The Woolloongabba Reserves

Dutton Park is a small suburb situated between Woolloongabba, Highgate Hill and Fairfield, but it has a surprisingly rich and unique heritage because back in the 19th century most of the local land was government reserves. Queensland was still a new colony and Brisbane was beginning to expand rapidly, and the government required land close to the city for a number of government facilities. The area they choose is shown in image A below.

A survey was undertaken there by Charles Rawnsley in 1863. A huge complex of reserves was created, covering almost 140 hectares between the modern Annerley and Ipswich roads and the river.

GALLERY
The Woolloongabba Reserves (click to enlarge images)

A
Map of the Woolloongabba/Dutton Park reserves
B
View over the South Brisbane Cemetery, c.1880 (State Library of Qld)

C
View of the Queensland School for the Deaf, 1935 (State Library of Qld)
D
Government reserves at Woolloongabba and Dutton Park, 1910
E
View of the Diamantina Hospital, circa 1925 (State Library Qld)
F
A Village Fair at Dutton Park, 1909 (State Library of Qld)


There were up to ten different reserves (see image D), including:

South Brisbane Cemetery (1866 - )
The first reserve to be actively used was the cemetery, which was reserved in 1866 and first used in 1870, and is now the oldest surviving municipal cemetery in Brisbane. About 100,000 people have been buried there.

Deaf, Dumb & Blind School (1883 - 1988)
This school opened in 1883 as the 'Brisbane Institution for the Instruction of the Blind, Deaf & Dumb'. It later became the Queensland School for the Deaf and this old building was demolished when a new school opened on the same site (next to Dutton Park railway station) in 1973. The school closed in 1988 when the children were placed into the mainstream school system.

Orphanage/Diamantina Hospital (1883-)
The Diamantina Orphanage was established in 1883, and after several changes of function it became a hospital for chronic diseases in 1897. After a major rebuilding programme it was renamed the Princess Alexandra Hospital in 1959. The Diamantina Museum, in the only original building left from the first hospital, is worth a visit.

The prisons (1883 - 2000)
There were a number of different prison buildings that came and went on this site over time. The first, shown below, was built in 1883 for male prisoners.And a new prison opened next door to the first prison in 1903 to hold female prisoners. This is now the only remaining prison building left at the site.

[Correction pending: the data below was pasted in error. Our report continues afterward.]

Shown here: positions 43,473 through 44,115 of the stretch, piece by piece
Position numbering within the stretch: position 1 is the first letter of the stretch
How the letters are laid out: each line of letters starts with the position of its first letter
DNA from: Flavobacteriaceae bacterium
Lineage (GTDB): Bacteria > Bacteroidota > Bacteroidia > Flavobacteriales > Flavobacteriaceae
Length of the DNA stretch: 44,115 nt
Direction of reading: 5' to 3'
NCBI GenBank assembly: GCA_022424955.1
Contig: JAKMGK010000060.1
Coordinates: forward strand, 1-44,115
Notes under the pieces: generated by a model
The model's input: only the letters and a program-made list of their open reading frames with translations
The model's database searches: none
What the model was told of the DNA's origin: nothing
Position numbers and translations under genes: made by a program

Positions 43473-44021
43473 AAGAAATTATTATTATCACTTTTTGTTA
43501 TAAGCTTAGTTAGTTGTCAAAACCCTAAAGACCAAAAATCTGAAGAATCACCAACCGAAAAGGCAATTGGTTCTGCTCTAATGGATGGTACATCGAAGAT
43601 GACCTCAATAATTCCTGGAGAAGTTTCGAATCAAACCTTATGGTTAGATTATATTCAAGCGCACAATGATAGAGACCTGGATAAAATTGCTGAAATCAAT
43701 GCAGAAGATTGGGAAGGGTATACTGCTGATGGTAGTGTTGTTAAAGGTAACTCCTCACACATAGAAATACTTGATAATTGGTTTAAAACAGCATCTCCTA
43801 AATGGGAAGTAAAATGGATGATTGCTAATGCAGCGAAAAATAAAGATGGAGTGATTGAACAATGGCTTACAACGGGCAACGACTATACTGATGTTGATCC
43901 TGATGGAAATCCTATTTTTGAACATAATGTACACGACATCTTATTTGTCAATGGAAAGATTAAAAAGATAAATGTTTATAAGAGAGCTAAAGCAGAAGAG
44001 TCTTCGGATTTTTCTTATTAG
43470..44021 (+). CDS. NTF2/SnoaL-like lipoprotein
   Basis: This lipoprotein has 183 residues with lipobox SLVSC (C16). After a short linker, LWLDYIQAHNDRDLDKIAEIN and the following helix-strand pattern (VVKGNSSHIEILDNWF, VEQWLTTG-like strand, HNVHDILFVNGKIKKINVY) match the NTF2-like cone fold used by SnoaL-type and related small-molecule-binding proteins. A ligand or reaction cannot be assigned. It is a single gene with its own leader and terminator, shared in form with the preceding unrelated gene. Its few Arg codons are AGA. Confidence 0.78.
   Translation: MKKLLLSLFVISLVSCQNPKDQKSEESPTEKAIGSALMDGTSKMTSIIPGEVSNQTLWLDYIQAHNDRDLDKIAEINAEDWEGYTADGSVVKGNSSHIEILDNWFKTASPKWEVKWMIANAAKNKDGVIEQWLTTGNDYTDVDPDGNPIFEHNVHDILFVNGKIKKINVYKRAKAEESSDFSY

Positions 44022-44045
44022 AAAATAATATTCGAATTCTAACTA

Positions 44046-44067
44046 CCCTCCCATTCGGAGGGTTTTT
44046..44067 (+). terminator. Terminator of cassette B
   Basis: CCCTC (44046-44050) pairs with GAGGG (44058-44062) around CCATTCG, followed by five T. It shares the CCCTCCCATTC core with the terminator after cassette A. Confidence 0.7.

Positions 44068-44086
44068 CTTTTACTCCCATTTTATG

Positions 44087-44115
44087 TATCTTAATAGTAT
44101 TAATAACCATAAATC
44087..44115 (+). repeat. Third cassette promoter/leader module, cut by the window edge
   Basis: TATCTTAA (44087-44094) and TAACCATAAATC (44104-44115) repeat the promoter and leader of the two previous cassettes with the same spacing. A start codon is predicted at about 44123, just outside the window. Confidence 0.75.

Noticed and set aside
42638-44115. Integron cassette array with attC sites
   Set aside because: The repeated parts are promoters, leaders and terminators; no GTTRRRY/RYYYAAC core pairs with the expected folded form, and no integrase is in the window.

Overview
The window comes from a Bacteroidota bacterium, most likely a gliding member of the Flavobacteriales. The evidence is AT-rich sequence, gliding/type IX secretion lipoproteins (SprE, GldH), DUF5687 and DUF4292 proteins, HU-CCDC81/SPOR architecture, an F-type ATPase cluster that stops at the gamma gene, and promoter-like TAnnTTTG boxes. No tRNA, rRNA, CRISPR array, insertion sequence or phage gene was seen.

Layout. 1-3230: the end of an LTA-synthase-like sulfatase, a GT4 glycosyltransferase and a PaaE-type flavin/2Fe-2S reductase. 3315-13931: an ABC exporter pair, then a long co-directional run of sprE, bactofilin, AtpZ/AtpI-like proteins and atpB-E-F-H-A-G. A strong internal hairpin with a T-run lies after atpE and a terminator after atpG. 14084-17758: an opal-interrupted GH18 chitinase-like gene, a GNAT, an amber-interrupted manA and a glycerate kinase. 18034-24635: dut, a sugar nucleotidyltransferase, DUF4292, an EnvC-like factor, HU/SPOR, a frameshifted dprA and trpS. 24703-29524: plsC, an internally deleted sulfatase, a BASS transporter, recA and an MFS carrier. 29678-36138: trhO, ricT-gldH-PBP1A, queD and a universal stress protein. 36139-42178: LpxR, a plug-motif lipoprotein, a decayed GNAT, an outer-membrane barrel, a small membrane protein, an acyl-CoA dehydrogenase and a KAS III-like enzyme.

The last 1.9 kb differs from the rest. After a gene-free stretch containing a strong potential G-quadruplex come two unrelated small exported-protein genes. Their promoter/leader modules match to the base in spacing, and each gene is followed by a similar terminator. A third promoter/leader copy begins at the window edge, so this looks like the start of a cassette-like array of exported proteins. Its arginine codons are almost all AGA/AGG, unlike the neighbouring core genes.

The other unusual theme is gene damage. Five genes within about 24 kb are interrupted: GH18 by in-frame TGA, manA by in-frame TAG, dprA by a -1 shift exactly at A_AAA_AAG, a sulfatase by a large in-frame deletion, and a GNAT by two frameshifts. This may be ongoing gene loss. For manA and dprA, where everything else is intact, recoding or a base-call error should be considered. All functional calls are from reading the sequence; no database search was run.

Dutton Park State School (1884 -)
The school reserve next to the prison was cleared by prison labour, and the school opened in 1884 as the Woolloongabba Mixed School, later becoming the Dutton Park school.

Dutton Park recreation reserve (1884 -)
This park is where the suburb gets its name from. It was set aside as a recreation reserve in 1884 by Charles Dutton, who was the secretary of lands, and was leased by the Brisbane Tramway company in the 1900s. Their trams ran to a nearby stop and the company tried to boost patronage by turning the park into a leisure resort by building kiosks and organising attractions such as the ‘Continentals’, outdoor shows which combined live acts and silent movie screening.

The park became so popular that nearby housing became known as the name ‘Dutton Park Estate’. This name was soon being used for the local train station and school, and although it became a distinct area within the suburb of Woolloongabba, the modern suburb was not formed until the 1970s.

Animal pound (1887-1920s)
The next reserve to be used was the animal pound, seen below in green, which was used for confining stray animals, including stray cattle and horses which were wandering around the suburbs. This opened in 1887 across from the cemetery. This was under the charge of a police-appointed poundkeeper, a position originally paid for through animal sales. There was originally no water at the pound, and the animals had to be driven twice a day to nearby waterholes before a trough and water mains were installed in the 1890s. It was closed in the 1920s and its former presence is marked in the name of Pound Street.

Some other reserves  
Other reserves included ones for the police, a school of arts, and a road metal quarry (now Quarry Street). 

Some of the reserve land was later developed into streets, but places such as the hospital and school have survived and are still being used for their original purposes, as is the cemetery, which along with Boggo Road Gaol is an important heritage place.

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